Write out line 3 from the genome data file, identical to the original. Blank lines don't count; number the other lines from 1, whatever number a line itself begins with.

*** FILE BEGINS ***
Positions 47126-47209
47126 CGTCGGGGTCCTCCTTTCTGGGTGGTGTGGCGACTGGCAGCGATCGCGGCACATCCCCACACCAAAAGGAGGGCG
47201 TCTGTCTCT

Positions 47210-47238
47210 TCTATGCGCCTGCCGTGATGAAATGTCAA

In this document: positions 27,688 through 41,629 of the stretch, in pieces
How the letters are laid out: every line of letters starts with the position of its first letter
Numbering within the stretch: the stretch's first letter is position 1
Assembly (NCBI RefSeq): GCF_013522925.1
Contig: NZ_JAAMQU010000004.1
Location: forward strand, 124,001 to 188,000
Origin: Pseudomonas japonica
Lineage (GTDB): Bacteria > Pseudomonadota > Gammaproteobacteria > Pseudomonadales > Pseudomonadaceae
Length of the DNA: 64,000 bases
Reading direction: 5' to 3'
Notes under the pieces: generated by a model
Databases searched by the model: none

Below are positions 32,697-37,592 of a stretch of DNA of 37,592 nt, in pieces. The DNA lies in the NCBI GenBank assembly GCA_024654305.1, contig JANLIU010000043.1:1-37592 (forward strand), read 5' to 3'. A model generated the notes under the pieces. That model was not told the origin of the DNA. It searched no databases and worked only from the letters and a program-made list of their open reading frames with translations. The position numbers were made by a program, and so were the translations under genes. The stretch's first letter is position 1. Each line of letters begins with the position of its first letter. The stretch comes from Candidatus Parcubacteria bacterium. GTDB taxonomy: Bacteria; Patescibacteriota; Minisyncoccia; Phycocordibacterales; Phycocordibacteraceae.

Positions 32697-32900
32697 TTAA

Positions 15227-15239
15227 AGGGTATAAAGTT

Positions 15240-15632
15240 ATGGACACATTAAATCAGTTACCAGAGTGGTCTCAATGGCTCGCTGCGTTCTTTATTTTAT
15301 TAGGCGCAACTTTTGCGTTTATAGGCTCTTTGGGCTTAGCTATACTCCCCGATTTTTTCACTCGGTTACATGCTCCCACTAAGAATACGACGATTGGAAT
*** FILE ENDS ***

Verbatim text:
47201 TCTGTCTCT